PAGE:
The beach guardians' frustrations are mounting because local authorities still fail to support simple measures that would save lives, improve skills and raise community awareness.
Conditions in the surf at Phuket's beaches are predicted to be at the most dangerous between Monday and Sunday next week.
Red flags declare no swimming but if the sun is shining, some tourists are likely to want to swim regardless of the dangers.
The Surin-Bangtao Surf Lifesaving Club is suggesting ''double red flag days'' to denote exceptional danger and resort managements are being asked to help by warning guests about the risks.
Lifeguards and water safety experts on Phuket would like to see greater awareness of the dangers at the beaches all year long.
They recommend a triple warning system so that arriving tourists are warned at the airport, in person on check-in and again when they go to a beach intent on swimming, even if red flags are flying.
Phuket's lifeguards are frustrated by the lack of commitment by authorities to a community approach to saving lives.
As well as this year's horror stretch of five drownings in four days, eight drownings occurred on Phuket's beaches between mid-May and mid-July last year.
Measures that could lead to more lives being saved continue to be rejected by local administrators.
Phuket's tragic toll could have been six deaths in five days if two young Australian board riders, Tiarnee Massie, 12, and Grace Kaihau, 13, had not rescued expat beach-lover Laszlo Dombovary from the water at Kata on June 24.
Laslo was thrilled to be saved. He wrote a letter to the youngsters' Australian lifesaving club - republished in Phuketwan - in praise of the two young lifesavers, who are what's known as ''nippers.''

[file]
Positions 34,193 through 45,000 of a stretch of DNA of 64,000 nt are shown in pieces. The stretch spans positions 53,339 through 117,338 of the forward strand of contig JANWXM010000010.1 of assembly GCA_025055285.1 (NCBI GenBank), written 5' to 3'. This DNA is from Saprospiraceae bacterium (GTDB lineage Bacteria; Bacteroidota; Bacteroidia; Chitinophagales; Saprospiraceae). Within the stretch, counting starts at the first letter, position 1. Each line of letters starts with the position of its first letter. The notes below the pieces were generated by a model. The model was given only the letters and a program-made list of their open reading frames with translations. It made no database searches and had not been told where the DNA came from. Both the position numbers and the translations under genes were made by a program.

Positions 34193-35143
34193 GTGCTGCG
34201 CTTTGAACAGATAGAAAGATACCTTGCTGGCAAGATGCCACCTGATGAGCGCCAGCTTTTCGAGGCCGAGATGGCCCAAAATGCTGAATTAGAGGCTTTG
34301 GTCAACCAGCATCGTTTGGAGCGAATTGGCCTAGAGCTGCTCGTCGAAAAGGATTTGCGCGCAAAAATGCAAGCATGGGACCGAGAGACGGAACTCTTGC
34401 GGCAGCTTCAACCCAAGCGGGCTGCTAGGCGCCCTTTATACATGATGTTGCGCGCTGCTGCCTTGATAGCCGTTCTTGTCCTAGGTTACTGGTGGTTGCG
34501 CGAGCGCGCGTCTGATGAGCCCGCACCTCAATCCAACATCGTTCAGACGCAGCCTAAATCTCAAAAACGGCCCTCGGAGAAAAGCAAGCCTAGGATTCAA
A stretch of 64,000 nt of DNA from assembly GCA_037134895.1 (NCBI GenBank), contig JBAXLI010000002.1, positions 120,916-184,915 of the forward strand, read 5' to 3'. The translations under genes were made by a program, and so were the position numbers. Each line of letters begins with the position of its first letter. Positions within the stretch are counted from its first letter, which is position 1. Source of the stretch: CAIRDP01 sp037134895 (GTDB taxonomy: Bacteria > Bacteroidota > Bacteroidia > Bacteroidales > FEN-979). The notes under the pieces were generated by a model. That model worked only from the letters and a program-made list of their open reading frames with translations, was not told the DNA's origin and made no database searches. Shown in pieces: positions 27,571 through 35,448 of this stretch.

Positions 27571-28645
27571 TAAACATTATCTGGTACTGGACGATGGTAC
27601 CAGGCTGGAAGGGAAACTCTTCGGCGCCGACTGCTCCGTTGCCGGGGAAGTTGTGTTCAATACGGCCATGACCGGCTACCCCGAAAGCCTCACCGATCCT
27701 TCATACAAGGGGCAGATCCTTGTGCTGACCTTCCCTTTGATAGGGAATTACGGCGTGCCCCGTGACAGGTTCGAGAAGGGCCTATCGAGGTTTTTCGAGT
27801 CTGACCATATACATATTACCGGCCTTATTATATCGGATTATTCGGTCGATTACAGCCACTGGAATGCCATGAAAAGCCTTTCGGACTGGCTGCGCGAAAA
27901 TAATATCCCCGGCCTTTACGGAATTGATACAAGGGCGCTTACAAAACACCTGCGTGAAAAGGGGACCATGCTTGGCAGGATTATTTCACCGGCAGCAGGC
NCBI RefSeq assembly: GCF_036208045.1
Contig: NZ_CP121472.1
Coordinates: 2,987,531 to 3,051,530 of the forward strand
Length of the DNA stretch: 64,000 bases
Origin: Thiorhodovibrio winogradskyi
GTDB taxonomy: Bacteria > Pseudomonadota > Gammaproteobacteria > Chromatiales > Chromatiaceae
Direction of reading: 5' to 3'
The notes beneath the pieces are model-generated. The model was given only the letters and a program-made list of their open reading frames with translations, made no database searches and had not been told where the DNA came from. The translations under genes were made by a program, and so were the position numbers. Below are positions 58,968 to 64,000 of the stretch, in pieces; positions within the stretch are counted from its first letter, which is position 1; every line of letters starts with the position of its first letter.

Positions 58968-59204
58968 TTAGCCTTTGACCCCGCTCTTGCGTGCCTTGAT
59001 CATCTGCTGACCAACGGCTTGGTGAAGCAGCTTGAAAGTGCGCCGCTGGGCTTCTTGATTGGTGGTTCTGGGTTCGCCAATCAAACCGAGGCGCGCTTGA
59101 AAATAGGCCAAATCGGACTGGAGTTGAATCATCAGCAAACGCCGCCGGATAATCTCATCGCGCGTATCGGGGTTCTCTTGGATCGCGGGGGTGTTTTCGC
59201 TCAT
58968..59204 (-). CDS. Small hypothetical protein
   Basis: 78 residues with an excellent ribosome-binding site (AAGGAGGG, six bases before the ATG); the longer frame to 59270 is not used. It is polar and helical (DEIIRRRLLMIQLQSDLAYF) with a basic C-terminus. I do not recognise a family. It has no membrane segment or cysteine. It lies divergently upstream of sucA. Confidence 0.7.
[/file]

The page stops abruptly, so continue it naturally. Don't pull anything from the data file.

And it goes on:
Lifeguards and water safety experts want to be able to train young ''nipper'' lifeguards on Phuket, too, but local administrations are placing needless obstacles in their path.
''We have a financial commitment from the Australia-Thailand Institute to establish a learning centre at Nai Harn beach in a disused sala there but the local authorities fail to see the merit in the proposal,'' a spokeswoman for the Phuket Lifeguard Service said today.
Prathaiyuth ''Pik'' Chuayuan said that efforts to create the centre had been pursued for almost two years since the then Australian Embassy's Deputy Head of Mission, Simon Farbenbloom, visited Phuket to announce the grant.
The Phuket Provincial Administrative Organisation, which funds the lifeguards, has deferred to the local Rawai Council over the proposed safety centre, in a park on the foreshore.
On May 27, the Phuket Lifeguard Service sent a letter to the council noting that if the council preferred, instead of ''owning'' the centre the Lifeguard Service would be prepared to lease it, much as restaurants nearby are leased.
On June 27, the administrative organisation replied that Rawai Council had held a meeting about the application, but that a decision had yet to be made.
As an island with popular beaches, Phuket really needs to develop a culture among children from a young age - just as in Australia and California - where lifesaving clubs are cultural icons and a way of life.
That won't happen unless the apathy of local authorities can be overcome first.
Other groups - including Phuket Public Health and the Phuket Marine Biological Centre - have noted that the Nai Harn centre would be ideal for educating communities from Phuket and other Andaman provinces about marine life and all aspects of water safety.
Training of Phuket's lifeguards has improved greatly from the days when residents were sure to find west coast beach guards asleep in towers.
Perhaps the best example of community involvement on Phuket is Le Meridien Resort, where staff led by Jayne MacDougall, the Director of Risk Management, conduct annual training courses for lifeguards from other resorts with Australian lifesaving veteran David Field playing a key role.
The administrative organisation and Rawai council should take note and react in Phuket's best interests.